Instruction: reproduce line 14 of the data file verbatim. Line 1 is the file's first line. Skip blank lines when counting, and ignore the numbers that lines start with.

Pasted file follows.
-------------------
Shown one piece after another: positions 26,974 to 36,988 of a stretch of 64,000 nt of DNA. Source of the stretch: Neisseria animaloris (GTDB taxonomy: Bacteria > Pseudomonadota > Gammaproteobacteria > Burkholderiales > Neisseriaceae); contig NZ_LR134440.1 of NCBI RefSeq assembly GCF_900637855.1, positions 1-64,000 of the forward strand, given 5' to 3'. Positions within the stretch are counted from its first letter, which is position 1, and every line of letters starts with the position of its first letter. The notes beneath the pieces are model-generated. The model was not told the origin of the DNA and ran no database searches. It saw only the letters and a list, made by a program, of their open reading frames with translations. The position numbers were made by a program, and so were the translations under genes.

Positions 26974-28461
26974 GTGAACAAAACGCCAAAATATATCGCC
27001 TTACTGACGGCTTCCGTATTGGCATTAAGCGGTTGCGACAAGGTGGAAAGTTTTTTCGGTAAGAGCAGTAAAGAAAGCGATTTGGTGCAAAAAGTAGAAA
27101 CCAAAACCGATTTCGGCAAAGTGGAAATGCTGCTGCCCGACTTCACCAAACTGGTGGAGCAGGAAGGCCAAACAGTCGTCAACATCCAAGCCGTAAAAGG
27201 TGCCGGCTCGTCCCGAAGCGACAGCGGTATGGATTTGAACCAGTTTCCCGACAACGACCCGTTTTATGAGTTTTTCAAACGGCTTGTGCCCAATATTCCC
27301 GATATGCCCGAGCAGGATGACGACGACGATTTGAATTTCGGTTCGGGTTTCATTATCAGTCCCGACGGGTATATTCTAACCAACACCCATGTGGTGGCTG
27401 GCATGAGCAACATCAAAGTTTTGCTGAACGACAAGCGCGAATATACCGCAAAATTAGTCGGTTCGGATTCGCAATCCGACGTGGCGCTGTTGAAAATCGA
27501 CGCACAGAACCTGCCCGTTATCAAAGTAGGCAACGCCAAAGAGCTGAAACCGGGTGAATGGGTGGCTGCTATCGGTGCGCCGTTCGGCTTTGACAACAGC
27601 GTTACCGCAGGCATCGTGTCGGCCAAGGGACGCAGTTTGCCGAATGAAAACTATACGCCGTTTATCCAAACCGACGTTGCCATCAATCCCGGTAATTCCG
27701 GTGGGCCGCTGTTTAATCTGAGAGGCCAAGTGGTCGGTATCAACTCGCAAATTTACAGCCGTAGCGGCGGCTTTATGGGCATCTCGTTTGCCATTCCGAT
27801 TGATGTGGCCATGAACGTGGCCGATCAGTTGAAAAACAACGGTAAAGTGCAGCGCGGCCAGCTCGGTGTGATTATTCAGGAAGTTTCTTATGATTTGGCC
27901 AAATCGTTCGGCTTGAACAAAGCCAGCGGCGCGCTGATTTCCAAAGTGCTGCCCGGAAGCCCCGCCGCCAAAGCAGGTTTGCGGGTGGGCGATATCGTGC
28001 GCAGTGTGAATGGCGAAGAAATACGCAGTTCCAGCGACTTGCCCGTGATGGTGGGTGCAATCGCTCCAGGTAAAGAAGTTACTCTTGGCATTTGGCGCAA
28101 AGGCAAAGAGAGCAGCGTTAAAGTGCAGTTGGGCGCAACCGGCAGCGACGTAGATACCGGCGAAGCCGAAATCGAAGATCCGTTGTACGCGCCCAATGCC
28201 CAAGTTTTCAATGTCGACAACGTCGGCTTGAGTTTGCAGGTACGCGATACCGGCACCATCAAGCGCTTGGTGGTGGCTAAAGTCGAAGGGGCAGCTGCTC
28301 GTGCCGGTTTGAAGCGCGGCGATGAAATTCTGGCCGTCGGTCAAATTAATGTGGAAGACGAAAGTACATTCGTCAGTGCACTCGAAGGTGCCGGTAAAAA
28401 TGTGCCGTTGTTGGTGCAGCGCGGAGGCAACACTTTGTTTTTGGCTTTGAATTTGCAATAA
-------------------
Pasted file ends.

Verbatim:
28001 GCAGTGTGAATGGCGAAGAAATACGCAGTTCCAGCGACTTGCCCGTGATGGTGGGTGCAATCGCTCCAGGTAAAGAAGTTACTCTTGGCATTTGGCGCAA